But Cox’s main disturbing point is that energy-intensive air conditioning

creates a vicious cycle in which more fossil fuel pollution ratchets

up temperatures even higher. (See Related: “Russia Fires, Pakistan

Floods Linked?”) 

Many researchers are looking

at whether there is a way to deliver air conditioning with less energy.

Technology writer David LaGesse explores the most promising advances

this week in his story, “Seeking

to Cool Air Conditioning Costs,”

part of a special series of National Geographic news stories exploring

the The

Great Energy Challenge.

LaGesse, who previously wrote for National Geographic on the Google Power Meter and whether smart meters are necessary to spur energy savings,

found that it’s getting tougher to squeeze more efficiency from the

air conditioners in use today. But breakthroughs are on the horizon,

including a prototype developed at the National

Renewable Energy Laboratory

that would adapt the evaporative, or “swamp cooler” for moist climates.

More work is needed to make it commercial, but early indications are

that the approach could cut air conditioning energy needs up to 90 percent. 

Until advances like NREL’s

become widely available, the best advice is not to take air conditioning

for granted and turn down the power when possible. And to learn more

about the energy that’s keeping your home, office or car cool, try

this Great Energy Challenge quiz: What

You Don’t Know About Air Conditioning. 

 

Marianne Lavelle is energy

editor for National Geographic Digital Media, responsible for a special series of stories on The Great Energy

Challenge.

Previously, she spearheaded a project tracking climate legislation for

the nonprofit, nonpartisan Center

for Public Integrity.

She spent more than a decade as a senior writer at U.S. News and World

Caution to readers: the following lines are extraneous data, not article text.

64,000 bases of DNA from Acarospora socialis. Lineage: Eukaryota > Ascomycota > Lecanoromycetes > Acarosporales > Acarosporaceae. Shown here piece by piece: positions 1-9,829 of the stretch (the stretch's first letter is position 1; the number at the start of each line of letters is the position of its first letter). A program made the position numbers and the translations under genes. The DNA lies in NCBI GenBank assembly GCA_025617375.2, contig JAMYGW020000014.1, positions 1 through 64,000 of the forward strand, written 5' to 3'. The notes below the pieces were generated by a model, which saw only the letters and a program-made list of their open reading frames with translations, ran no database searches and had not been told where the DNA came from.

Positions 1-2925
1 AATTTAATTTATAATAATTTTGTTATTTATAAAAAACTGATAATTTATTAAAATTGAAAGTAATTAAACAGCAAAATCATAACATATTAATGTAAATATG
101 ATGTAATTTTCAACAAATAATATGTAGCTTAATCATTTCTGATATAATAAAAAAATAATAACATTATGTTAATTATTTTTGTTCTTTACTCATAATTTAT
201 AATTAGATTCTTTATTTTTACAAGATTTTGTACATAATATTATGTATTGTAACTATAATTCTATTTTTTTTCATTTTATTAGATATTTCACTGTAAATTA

Report magazine,

where she wrote the Beyond

the Barrel

blog.

About National Geographic Society

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Meet the Author

David Max Braun
More than forty years in U.S., UK, and South African media gives David Max Braun global perspective and experience across multiple storytelling platforms. His coverage of science, nature, politics, and technology has been published/broadcast by the BBC, CNN, NPR, AP, UPI, National Geographic, TechWeb, De Telegraaf, Travel World, and Argus South African Newspapers. He has published two books and won several journalism awards. In his 22-year career at National Geographic he was VP and editor in chief of National Geographic Digital Media, and the founding editor of the National Geographic Society blog, hosting a global discussion on issues resonating with the Society's mission and initiatives. He also directed the Society side of the Fulbright-National Geographic Digital Storytelling Fellowship, awarded to Americans seeking the opportunity to spend nine months abroad, engaging local communities and sharing stories from the field with a global audience. A regular expert on National Geographic Expeditions, David also lectures on storytelling for impact. He has 120,000 followers on social media: Facebook  Twitter  LinkedIn